Today's guest blog comes to us from Dr. Kristina M. Lybecker, the Gerald R. Schlessman Professor of Economics and Associate Chair of the Department of Economics and Business at Colorado College in Colorado Springs, CO. Kristina’s research analyzes the difficulties of strengthening intellectual property rights protection in developing countries, specifically in the context of the pharmaceutical and environmental technology industries. She has also worked with US Food and Drug Administration, Reconnaissance International, PhRMA, the National Peace Foundation, the OECD, the Fraser Institute, and the World Bank, on issues of innovation, international trade, and corruption.
The future of the most promising medical frontier is under attack. Many of the most valuable recent medical innovations are “biologics”, a sophisticated class of pharmaceuticals derived from living organisms. Despite their demonstrated effectiveness, continued investment in biologics is threatened by those who seek to undermine the data exclusivity provisions in the Trans-Pacific Partnership (TPP) trade agreement.
In contrast to traditional “small molecule” therapies, biologic medicines are structurally complex, which makes them challenging and expensive to develop. Protecting the intellectual property of biologics is just as complicated. Patents alone are not enough. Data exclusivity protection is also necessary. This restricts “biogeneric” manufacturers from using the innovator’s safety and efficacy data for a period after market approvals to gain authorization for a generic copy of the therapy. A study that looked in depth at how long the exclusivity period should be to provide a typical pioneer biologic a positive return on investment concluded that time period is 13 to 16 years.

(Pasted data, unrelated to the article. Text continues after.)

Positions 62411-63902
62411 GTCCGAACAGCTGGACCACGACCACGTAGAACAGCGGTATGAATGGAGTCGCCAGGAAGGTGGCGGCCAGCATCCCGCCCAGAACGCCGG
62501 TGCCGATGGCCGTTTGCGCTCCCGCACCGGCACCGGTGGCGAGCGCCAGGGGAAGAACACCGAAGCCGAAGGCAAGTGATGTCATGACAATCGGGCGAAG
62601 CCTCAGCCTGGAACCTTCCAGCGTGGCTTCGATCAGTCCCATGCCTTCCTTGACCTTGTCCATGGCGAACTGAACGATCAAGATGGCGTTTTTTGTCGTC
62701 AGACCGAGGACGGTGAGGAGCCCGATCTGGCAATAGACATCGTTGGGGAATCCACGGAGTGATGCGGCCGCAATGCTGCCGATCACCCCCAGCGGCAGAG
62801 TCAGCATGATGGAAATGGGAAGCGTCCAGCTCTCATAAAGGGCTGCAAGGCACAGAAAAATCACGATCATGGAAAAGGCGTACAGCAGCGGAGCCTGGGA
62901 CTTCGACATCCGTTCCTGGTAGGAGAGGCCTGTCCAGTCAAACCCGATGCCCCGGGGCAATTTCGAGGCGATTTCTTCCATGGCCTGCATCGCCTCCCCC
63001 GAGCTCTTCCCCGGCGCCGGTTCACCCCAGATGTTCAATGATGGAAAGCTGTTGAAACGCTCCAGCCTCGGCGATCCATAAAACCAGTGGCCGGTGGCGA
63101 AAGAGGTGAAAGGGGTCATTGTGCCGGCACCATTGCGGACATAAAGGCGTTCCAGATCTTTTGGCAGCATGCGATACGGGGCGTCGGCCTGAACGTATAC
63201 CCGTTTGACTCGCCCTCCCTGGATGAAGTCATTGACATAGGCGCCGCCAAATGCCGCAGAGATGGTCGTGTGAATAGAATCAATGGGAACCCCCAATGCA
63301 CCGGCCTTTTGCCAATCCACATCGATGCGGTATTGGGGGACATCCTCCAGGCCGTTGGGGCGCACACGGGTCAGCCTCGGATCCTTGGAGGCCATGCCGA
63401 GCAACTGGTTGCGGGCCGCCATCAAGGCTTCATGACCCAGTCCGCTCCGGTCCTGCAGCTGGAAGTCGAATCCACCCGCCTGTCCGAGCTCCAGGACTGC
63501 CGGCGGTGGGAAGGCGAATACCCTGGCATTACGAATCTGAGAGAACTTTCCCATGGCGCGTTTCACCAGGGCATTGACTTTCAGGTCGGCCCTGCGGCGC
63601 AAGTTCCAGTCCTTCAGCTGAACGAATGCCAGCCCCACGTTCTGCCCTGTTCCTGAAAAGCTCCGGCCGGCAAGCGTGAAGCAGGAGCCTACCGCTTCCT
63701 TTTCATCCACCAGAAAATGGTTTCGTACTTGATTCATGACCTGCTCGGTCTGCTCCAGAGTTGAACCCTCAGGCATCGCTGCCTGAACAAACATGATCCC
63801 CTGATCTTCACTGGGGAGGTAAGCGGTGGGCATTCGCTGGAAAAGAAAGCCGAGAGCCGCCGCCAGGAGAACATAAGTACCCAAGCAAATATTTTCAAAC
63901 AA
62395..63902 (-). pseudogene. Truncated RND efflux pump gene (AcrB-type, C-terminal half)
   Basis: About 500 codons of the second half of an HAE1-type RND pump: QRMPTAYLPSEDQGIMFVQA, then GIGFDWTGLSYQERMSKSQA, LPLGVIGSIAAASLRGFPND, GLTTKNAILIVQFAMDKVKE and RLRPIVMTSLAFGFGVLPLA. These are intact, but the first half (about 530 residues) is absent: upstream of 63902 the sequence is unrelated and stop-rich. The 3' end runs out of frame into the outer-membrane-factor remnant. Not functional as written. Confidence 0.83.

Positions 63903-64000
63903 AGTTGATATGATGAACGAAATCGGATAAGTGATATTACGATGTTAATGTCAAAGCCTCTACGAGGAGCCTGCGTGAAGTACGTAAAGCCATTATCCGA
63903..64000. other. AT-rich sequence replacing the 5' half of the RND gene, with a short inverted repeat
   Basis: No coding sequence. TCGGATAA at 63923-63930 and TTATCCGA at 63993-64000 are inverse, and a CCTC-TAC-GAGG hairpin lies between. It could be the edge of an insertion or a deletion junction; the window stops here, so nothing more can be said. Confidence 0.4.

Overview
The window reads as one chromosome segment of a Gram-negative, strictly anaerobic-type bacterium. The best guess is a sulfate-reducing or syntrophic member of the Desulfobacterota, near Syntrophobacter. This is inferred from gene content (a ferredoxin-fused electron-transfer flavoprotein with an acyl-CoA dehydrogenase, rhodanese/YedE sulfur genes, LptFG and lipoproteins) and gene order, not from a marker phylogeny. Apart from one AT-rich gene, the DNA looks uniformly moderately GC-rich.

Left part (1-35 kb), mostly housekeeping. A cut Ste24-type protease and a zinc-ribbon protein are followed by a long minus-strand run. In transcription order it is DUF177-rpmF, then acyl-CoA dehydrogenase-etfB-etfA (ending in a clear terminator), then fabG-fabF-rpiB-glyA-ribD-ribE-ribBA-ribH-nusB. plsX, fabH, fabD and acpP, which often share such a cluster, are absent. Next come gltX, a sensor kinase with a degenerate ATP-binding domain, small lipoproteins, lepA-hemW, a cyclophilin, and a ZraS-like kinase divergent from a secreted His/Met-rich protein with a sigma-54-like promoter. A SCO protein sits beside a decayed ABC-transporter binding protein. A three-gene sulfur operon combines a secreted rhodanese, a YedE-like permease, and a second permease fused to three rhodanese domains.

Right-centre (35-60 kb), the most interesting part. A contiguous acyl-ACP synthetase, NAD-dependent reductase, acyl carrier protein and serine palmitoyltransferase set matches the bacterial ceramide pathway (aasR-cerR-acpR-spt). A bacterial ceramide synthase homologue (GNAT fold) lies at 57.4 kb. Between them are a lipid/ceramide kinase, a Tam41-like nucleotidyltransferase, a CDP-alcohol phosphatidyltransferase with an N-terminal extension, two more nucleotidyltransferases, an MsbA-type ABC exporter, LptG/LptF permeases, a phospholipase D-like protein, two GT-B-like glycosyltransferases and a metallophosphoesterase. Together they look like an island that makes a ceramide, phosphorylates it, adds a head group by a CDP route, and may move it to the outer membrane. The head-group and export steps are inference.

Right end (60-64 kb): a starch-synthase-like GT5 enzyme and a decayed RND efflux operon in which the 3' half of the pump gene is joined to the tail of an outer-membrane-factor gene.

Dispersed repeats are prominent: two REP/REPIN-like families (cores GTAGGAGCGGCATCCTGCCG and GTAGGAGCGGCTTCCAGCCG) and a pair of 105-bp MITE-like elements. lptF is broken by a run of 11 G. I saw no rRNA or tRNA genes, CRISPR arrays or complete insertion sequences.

Beyond the importance of biologics to public health and longevity, biopharmaceutical innovation is crucial to our economic prosperity and trade in IP-intensive goods and services is vital to the global economy. In 2011, IP-intensive industries exported more than $1 trillion in goods and services, accounting for approximately seventy-four percent of total U.S. exports that year.
The Trans-Pacific Partnership, a free trade agreement involving 12 countries, was intended to result in an arrangement that “enhances the competitiveness of our economies, promotes innovation and entrepreneurship, spurs economic growth and prosperity, and supports job creation in our countries”. Some opponents are concerned that the TPP’s protection of intellectual property goes too far and would be detrimental to efforts to provide access to affordable medicine in the developing world. Surely it is possible to protect this ideal objective without sacrificing the protection of data essential to providing the world’s innovators of our most promising new treatments and cures with incentives to conduct their research.
Some TPP partner nations seek to limit data exclusivity to as little as five years. Currently, the TPP proposes date protection of 12 years, which is also the current protection available under U.S. law. To truly incentivize our best hope for the development of new treatments and therapies, a sufficient period of protection within the TPP is essential. The promise of new biologics can only become a medical reality if the companies that are developing them have the incentive to do so.